The attached article from Western Michigan Business Review, by Jake La Duke, indicates that improper provisions were made to assure that workers were not properly protected from falling through holes on this job site. They were not in compliance with OSHA Standard 1926.501(b)(4) "
The value of the life of this young worker was placed at $40,000, according to the fine levied by the young man's company and MI OSHA. Is this enough to pay for a Willful violation? This just doesn't make Horse Sense to me.
I have seen Donkey Type situations like the one that caused this type fall or a "Near Miss" situation. Fortunately, none of these have caused a fatality. In many cases, Hole Covers are no more than a small piece of plywood laid loosely over a hole. Also, many cases of unprotected "leading edge" situations while workers are placing floor and/or roof decking. In one particular case, I was hired to replace a safety person after a worker "rode down" a loose sheet of decking.
Folks, this type situation is totally unaccepted work practices.
Contractors fined for fatality
by By Jake La Duke | Business Review Western Wednesday June 25, 2008, 4:09 PM
Three western Michigan contractors were among five fined by the Michigan Occupational Safety and Health Administration after a fatal accident at a Detroit construction site in March.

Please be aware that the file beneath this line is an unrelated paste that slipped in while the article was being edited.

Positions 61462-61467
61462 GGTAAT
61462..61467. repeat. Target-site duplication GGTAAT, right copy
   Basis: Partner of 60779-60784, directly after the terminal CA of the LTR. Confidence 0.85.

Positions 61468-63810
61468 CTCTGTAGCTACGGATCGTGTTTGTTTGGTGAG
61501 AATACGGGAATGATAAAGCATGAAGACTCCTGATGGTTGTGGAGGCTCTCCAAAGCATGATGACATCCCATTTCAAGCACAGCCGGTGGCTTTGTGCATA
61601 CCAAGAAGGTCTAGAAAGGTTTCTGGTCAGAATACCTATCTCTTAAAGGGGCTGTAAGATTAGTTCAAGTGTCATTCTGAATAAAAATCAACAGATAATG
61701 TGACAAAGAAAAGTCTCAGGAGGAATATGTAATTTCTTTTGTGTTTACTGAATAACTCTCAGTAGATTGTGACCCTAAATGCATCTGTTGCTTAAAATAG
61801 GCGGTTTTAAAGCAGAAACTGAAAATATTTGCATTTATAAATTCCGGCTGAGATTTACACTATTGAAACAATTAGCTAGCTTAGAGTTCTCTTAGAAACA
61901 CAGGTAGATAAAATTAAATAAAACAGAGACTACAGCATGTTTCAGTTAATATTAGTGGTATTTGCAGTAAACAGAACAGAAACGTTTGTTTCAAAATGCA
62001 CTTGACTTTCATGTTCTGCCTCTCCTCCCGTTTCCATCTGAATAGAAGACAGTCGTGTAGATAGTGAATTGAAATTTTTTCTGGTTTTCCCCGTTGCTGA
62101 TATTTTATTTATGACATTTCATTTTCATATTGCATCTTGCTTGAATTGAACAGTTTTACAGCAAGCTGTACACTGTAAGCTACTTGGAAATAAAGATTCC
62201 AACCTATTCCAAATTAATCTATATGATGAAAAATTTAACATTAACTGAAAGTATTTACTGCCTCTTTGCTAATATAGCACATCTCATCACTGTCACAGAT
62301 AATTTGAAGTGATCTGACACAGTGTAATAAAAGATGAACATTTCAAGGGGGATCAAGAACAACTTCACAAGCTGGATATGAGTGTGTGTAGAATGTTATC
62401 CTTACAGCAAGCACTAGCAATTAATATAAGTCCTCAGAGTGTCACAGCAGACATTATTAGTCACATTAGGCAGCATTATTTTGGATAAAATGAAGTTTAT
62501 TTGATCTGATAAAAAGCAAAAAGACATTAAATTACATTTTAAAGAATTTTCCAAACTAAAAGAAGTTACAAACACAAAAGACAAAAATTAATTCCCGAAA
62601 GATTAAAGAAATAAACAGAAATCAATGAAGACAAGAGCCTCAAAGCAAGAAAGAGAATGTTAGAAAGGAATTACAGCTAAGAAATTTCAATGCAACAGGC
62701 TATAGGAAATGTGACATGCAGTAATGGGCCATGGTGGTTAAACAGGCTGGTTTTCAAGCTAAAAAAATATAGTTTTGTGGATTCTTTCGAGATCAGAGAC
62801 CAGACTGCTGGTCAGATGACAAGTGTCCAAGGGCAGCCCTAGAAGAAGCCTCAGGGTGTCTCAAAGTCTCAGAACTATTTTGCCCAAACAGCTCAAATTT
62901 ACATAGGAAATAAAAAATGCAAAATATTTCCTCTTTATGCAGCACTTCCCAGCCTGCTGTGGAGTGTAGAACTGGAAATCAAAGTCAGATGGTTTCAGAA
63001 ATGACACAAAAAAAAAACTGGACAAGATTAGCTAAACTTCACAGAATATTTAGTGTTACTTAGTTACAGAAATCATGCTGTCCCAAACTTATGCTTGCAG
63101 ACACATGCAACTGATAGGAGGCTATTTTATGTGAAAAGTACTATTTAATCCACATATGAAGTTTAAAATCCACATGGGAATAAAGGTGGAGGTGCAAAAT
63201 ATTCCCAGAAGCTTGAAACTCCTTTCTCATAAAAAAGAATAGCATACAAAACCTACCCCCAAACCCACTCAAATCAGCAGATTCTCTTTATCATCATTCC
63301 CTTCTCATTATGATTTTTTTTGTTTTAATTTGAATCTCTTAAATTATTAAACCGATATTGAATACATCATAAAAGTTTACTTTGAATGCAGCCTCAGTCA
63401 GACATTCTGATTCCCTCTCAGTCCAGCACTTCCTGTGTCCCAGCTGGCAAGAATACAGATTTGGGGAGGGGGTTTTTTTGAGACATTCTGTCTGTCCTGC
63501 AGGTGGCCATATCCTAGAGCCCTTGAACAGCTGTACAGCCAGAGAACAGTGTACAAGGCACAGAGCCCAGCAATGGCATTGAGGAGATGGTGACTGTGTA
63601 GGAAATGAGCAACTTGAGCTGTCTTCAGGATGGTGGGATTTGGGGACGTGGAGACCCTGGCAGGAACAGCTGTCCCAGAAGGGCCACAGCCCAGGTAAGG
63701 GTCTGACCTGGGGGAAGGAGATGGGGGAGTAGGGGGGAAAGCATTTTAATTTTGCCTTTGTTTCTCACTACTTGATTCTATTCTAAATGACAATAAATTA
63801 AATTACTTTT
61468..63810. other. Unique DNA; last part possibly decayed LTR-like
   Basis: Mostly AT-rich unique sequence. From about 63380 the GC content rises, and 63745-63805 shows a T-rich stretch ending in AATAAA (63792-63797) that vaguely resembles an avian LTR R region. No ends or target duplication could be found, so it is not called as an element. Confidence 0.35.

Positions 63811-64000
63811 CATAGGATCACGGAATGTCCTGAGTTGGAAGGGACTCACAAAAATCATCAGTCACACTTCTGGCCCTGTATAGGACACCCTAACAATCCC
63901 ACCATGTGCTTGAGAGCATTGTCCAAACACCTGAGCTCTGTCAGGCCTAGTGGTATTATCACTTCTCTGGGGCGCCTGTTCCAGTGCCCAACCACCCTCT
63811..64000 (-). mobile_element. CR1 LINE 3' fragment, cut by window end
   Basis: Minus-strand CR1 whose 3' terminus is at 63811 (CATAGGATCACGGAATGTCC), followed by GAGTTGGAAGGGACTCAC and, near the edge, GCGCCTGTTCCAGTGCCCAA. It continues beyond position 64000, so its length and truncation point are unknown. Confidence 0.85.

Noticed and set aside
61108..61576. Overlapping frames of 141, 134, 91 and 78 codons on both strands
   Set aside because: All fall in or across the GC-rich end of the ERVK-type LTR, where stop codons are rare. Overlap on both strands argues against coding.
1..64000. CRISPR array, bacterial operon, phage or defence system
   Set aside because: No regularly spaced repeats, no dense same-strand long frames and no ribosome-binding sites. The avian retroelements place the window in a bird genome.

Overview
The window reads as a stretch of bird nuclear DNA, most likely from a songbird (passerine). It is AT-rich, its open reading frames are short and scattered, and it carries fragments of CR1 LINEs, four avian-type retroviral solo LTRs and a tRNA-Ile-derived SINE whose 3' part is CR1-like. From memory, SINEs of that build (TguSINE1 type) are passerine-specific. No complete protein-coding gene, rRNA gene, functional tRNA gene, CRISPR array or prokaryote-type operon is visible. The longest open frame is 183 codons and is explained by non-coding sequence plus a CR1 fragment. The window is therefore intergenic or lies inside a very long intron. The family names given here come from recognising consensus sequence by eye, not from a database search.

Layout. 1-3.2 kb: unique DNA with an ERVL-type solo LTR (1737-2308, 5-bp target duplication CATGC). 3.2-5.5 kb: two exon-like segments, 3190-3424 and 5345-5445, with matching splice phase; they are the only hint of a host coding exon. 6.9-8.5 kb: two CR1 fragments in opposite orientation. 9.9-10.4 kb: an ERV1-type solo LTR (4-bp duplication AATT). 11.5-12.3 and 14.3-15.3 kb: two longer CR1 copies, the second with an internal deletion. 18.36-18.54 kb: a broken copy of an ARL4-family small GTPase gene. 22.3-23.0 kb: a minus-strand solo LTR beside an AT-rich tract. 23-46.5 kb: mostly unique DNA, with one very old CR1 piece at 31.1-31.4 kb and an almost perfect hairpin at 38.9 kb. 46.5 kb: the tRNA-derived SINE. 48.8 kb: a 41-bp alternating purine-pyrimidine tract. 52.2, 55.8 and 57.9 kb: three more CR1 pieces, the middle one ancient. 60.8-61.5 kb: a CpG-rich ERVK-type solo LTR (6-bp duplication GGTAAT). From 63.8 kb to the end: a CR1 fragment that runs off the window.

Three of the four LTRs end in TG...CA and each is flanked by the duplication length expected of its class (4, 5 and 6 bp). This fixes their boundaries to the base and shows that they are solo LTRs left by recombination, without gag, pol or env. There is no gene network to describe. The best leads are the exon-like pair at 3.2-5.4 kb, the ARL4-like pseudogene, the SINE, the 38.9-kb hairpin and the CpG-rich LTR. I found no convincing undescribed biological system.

The contractors were fined more than $40,000 for safety violations that resulted in the death of 19-year-old construction worker Scott Austin, who fell 60 feet at the Studio One Apartment building in downtown Detroit.
Houseman Construction of Grand Rapids was fined $11,000; Probuild of Delton $6,000; RJO Mechanical & Residential Plumbing of Portage $6,000; TNT Excavating of Howell $10,950; and Assemblers Inc. of Pinckney $6,100. The contractors have 15 working days to pay or appeal the fines.
Austin worked for TNT Excavating for less than one week when he fell through unsecured roof covers that were covering holes in the top of the building.
Bob Pawlowski, director of MIOSHA's division of construction safety and health, said falls are the leading cause of construction fatalities. In 2007, five of the 11 total construction deaths were caused by falls. In 2006, it was nine out of 26.
Pawlowski said the five companies were cited because they knew that the holes in the roof were present, but failed to either put up barricades or to secure the hole covers adequately.
"We believe everybody knew," he told the Ann Arbor Business Review. "Each employer is required to provide what is necessary to protect their employees."
Other violations in the incident included a lack of training, lack of an accident prevention program and inadequate inspections for hazards.